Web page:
With Locks of Hair, Scientists Solve a Beethoven Mystery

DNA indicates the contributing factors of the liver disease thought to have killed him
By Kate Seamons,  Newser Staff
Posted Mar 22, 2023 7:00 PM CDT
Updated Mar 26, 2023 7:15 AM CDT
With Locks of Hair, Scientists Solve a Beethoven Mystery
The original locks of Ludwig van Beethoven are presented at the Beethoven Haus in Bonn, Germany, that were used to sequence the genome of the world famous composer by an international team of researchers led by Cambridge University, Tuesday, March 21, 2023.   (AP Photo/Martin Meissner)

With one Ludwig van Beethoven mystery likely solved, it's on to another one: why he spent his life in so much pain. It's a quest that led scientists to sequence his genome in a search for answers as to what may have caused his hearing loss, days-long bouts of diarrhea, and the liver disease that is thought to have killed him; their conclusions were published Wednesday in Current Biology.

NPR gives some historical context, reporting that the composer went so far as to ask his brothers in a 1802 letter to go public with his ailments upon his death; he was in his 30s at the time and died at 56. Tristan Begg, a biological anthropology PhD student at the University of Cambridge, details the challenges of sourcing enough of Beethoven's DNA, which initially hit a dead end when the three locks of hair he had to sequence turned out to come from three different people—with it unclear if any had belonged to Beethoven (one did). It was only later, when additional locks of hair were secured by a member of the American Beethoven Society, that the project came to life: Researchers ended up with five locks that hailed from the same European male and were "almost certainly authentic," per the AP.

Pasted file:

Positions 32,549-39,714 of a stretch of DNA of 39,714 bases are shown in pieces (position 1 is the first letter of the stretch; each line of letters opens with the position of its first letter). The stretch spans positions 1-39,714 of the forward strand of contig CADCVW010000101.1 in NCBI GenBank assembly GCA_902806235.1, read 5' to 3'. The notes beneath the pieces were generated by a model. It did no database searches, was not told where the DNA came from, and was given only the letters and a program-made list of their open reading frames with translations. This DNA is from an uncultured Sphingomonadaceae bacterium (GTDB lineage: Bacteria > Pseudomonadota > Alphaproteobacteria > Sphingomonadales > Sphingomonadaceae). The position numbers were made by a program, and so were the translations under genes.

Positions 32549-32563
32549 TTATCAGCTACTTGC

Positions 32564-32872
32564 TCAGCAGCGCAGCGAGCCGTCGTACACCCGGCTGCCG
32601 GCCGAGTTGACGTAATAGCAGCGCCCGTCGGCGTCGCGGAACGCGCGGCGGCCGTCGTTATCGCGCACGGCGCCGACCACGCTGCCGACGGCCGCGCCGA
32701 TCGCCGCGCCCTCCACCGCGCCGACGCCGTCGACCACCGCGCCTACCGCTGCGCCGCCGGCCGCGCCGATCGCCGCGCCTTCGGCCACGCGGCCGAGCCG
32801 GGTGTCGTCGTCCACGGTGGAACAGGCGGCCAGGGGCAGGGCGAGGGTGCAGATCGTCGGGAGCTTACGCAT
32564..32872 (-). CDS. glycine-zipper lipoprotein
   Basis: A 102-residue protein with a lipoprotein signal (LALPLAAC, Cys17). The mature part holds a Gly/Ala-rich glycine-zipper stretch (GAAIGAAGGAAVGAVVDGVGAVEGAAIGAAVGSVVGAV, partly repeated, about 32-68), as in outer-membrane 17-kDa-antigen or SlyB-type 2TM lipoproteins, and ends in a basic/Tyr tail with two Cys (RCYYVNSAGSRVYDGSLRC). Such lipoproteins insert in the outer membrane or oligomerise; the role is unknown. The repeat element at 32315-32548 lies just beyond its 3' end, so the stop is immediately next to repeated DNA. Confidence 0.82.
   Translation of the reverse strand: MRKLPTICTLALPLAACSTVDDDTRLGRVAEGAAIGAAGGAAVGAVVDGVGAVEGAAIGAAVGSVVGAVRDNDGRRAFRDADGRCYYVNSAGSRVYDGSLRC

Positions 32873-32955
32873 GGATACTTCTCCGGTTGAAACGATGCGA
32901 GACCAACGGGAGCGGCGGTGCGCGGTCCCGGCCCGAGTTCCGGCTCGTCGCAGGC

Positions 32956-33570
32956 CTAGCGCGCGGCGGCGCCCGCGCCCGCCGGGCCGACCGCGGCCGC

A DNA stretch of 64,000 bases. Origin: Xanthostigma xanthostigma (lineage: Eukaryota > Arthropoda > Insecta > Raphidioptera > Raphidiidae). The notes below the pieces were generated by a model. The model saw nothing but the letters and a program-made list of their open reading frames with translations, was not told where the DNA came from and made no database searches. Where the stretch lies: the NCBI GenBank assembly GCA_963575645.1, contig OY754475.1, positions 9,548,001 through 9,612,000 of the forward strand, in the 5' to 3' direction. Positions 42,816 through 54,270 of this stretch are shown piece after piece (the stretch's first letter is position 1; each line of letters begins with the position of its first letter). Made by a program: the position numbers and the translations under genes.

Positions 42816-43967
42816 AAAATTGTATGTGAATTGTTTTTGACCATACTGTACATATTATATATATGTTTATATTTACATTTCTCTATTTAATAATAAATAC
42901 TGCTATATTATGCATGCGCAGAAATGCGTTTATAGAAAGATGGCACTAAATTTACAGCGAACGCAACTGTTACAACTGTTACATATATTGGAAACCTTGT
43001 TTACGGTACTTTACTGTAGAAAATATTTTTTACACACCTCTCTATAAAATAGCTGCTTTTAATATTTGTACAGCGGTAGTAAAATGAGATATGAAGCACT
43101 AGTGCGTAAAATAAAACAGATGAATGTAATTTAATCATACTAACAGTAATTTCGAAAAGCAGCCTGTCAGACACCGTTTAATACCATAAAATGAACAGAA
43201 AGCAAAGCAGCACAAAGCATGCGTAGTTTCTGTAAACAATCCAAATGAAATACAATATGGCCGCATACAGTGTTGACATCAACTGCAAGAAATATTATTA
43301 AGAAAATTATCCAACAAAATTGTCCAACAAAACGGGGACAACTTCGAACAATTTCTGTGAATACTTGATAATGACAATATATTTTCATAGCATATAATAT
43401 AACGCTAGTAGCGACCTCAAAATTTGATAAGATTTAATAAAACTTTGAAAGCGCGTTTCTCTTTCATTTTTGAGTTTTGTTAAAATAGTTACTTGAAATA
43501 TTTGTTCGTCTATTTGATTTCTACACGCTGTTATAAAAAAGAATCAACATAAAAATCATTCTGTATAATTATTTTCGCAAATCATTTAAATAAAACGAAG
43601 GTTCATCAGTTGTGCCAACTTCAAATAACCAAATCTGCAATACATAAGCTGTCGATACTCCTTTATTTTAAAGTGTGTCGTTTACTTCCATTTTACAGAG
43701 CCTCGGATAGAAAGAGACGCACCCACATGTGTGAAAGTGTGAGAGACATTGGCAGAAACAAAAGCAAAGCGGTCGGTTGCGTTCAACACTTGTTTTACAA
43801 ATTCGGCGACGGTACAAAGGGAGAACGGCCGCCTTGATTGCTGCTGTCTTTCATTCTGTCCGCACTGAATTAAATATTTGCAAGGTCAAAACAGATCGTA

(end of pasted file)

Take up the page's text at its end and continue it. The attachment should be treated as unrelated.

Begg didn't find any genetic smoking gun when it came to Beethoven's hearing or GI issues (other than ruling out lactose or gluten intolerance). But a gene called PNPLA3 got Begg's pulse racing. "It would have roughly tripled his risk for developing the full spectrum of liver disease," says Begg, particularly if he was a chronic drinker as Beethoven was described as having been. Begg also found DNA from the hepatitis B virus—possibly transmitted to him at birth—which is a main cause of cirrhosis and liver cancer. Combined, they would have made things worse. "Whichever way you cut it, it really comes as no surprise he died of cirrhosis," Begg says.

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But on top of the mystery, the researchers uncovered a secret: When they tested DNA from living "van Beethovens," scientists discovered the Y chromosomes (those passed down from the father's side) from the five men matched each other, but not the composer. This suggests there was an "extra-pair paternity event" (aka, an extramarital affair that produced a child) prior to Beethoven's birth. The New York Times speaks with study co-author Maarten Larmuseau, whose theory is that Beethoven's father was born to the composer’s grandmother via a man other than his grandfather. Larmuseau notes there are no records of Beethoven’s father having been baptized, and his grandfather and father had a strained relationship. (More Beethoven stories.)

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